A Chinese Story
translated by George
Night was falling when the horseshoes
of the mules of my caravan
resounded on the slippery flagstones of the
Tired by a long day of walking, I directed
my steps towards the large hall of the
inn, with the intention of resting a moment
while my repast was being prepared.
In the darkened room the glimmer of a
small opium-lamp lit up the pale and
hollow face of an old man, occupied in
holding over the flame a small ball of the
black drug, which would soon be transformed
into smoke, source of forgetfulness and
The old man returned my greeting, and
invited me to lie down on the couch opposite
to him. He handed me a pipe already
prepared and we began talking together.
As ordered by the laws of politeness, I
remarked to my neighbour that he seemed
robust for his age.
"My age? Do you, then, think I am so
"But, as you are so wise, you must have
seen sixty harvests?"
"Sixty! I am not yet thirty years
old! But you must have come from a
long way off, not to know who I am."
And while rolling the balls with dexterity
in the palm of his hand, and making them
puff out to the heat of the lamp, he told
me his story.
His name was Liu Favour-of-heaven.
Born and brought up in the capital, he had
been promoted six years before to the
post of sub-prefect in the town on which
our refuge was dependent.
When coming to take his post, he stopped
at the inn, the same one where we were.
The house was full; but he had remarked,
on entering, a long pavilion which seemed
uninhabited. The landlord, being asked,
looked perplexed; he ended by saying
that the pavilion had been shut for the last
two years; all the travellers had complained
of noises and strange visions;
probably mischievous spirits lived there.
Favour-of-heaven, having lived in the
capital, but little believed in phantoms.
He found the occasion excellent to establish
his reputation in braving imaginary
His wife and his children implored him
in vain; he persisted in his intention of
remaining the night alone in the haunted
He had lights brought; installed himself
in a big armchair, and placed across his
knees a long and heavy sword.
Hours passed by; the sonorous noise
of the gong struck by the watchman announced
successively the hours, first of the
Pig, then of the Rat. He grew drowsy.
Suddenly, he was awakened by the gnashing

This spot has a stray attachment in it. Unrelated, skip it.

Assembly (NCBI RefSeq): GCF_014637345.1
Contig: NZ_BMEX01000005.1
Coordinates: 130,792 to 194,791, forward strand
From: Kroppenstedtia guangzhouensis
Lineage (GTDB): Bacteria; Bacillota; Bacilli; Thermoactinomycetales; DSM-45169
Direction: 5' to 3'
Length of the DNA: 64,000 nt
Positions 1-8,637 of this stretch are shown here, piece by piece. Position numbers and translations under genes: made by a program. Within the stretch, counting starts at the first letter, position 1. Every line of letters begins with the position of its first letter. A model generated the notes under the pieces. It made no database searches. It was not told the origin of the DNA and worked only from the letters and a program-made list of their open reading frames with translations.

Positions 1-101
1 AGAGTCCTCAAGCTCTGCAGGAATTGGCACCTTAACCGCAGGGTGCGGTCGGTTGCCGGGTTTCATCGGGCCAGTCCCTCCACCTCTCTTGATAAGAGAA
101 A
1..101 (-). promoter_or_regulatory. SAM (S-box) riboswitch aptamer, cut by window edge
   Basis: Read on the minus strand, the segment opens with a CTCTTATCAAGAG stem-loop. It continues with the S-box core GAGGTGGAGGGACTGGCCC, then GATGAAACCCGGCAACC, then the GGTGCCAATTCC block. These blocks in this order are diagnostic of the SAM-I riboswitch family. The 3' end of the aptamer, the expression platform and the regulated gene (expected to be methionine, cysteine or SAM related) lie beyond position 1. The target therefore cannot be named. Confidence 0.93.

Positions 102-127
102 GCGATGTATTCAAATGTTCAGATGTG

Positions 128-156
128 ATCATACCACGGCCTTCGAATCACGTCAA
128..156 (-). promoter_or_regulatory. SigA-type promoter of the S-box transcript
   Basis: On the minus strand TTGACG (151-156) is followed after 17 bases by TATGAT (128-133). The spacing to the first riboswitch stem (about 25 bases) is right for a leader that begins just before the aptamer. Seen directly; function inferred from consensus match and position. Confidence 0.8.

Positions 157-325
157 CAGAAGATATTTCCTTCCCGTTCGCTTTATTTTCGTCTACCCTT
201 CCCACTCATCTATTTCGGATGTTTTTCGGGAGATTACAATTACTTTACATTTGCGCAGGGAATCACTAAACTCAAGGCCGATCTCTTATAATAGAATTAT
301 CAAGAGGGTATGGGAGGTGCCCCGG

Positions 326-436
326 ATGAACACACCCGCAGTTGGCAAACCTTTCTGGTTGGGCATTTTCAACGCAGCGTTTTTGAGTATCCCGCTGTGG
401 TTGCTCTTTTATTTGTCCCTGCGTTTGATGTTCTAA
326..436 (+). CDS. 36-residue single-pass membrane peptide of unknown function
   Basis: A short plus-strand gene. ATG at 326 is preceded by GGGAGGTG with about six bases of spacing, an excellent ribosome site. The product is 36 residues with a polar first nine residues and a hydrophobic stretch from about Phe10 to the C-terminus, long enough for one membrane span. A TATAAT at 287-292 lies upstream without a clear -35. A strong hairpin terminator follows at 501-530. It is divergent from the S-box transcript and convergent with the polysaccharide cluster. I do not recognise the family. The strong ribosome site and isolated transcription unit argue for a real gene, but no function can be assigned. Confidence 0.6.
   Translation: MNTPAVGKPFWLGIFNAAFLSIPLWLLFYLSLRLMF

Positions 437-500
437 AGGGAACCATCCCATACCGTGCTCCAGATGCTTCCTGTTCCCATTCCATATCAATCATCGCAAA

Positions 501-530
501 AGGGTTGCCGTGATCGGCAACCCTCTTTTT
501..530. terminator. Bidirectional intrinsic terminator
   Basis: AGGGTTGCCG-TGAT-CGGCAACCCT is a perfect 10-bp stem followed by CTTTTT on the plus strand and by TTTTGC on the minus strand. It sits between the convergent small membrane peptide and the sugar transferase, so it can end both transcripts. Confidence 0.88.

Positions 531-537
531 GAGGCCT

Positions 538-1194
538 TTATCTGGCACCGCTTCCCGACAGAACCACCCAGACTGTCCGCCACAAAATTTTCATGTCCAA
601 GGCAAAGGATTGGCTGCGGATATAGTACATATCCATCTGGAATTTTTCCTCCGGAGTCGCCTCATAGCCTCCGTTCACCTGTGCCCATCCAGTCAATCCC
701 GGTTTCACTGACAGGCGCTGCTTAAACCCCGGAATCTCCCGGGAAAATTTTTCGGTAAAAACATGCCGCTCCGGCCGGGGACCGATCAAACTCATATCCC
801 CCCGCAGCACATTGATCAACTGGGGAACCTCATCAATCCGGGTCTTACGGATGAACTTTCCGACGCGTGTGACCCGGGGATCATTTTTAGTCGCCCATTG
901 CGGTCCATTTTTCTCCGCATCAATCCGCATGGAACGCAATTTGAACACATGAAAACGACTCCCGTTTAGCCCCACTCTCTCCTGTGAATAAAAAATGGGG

of teeth. All the lights were out; the
darkness, however, was not deep enough
to prevent his being able to distinguish
everything confusedly. Anguish seized him;
his heart beat with violence; his staring
eyes were fixed on the door.
By the half-opened door he perceived
a round white mass, the deformed head of
a monster, who, appearing little by little,
stretched long hands with twisted fingers
Favour-of-heaven mechanically raised his
weapon; his blood frozen in his veins, he
tried to strike the head, whose indistinct
features were certainly dreadful. Without
doubt the blow had struck, for a frightful cry
was heard; all the demons of the inferior
regions seemed let loose with this yell; calls
were heard from all sides. The trellised
frames of the windows were shaken with
violence. The monster gained the door.
Favour-of-heaven pursued him and threw
His terror was such that he felt he must
strike and kill. Hardly had he finished
than there entered, rolling from side to
side, a little being, quite round, brandishing
unknown weapons at the end of innumerable
small hands. The prefect, with
one blow, cut him in two like a watermelon.
However, the windows were shaken with
growing rage; unknown beings entered
by the door without interruption; the
prefect threw them down one after another:
a black shadow first, then a head balancing
itself at the end of a huge neck, then the
jaw of a crocodile, then a big bird with
the chest and feet of a donkey.
Trembling all over, the man struck right
and left, exhausted and panting; a cold
perspiration overwhelmed him; he felt his
strength gradually giving way, when the
cock crowed at last the coming of the day.
Little by little, grey dawn designed the
trellis of the windows, then the sun suddenly
appeared above the horizon and
darted its rays across the rents in the
Favour-of-heaven felt his heart stand
still; on the floor inundated with blood,
the bodies lying there had human forms,
forms that he knew: this one looked like
his second wife, and this one, this little
head that had rolled against the foot of
the table, he would have sworn that it was
his last son.
With a mad cry he threw away his
weapon and ran to open the door, through
which the sun poured in.
An armed crowd was moving in the yard.
"My family! my family! where is my
"They are all with you in the pavilion!"
But as they were speaking they saw
with stupor the hair of the young man
becoming white, and the wrinkles of age
cover his face, while he remained motionless
as well as insensible.
They drew near; he rolled fainting on
the ground. "And thus," ended the sub-prefect
in the silence of the dark hall,
where only the little light of the opium-lamp
was shining, "I remained several days
without knowledge of anything. When I
came to myself, I had to bear the sorrow
of having killed my whole family in these
atrocious circumstances. I resigned my
post: I had magnificent tombs built for
all those who were killed this fatal night,
and, since then, I smoke without ceasing the
agreeable drug, in order to fly away from
the remembrance, which will haunt me until
my last day."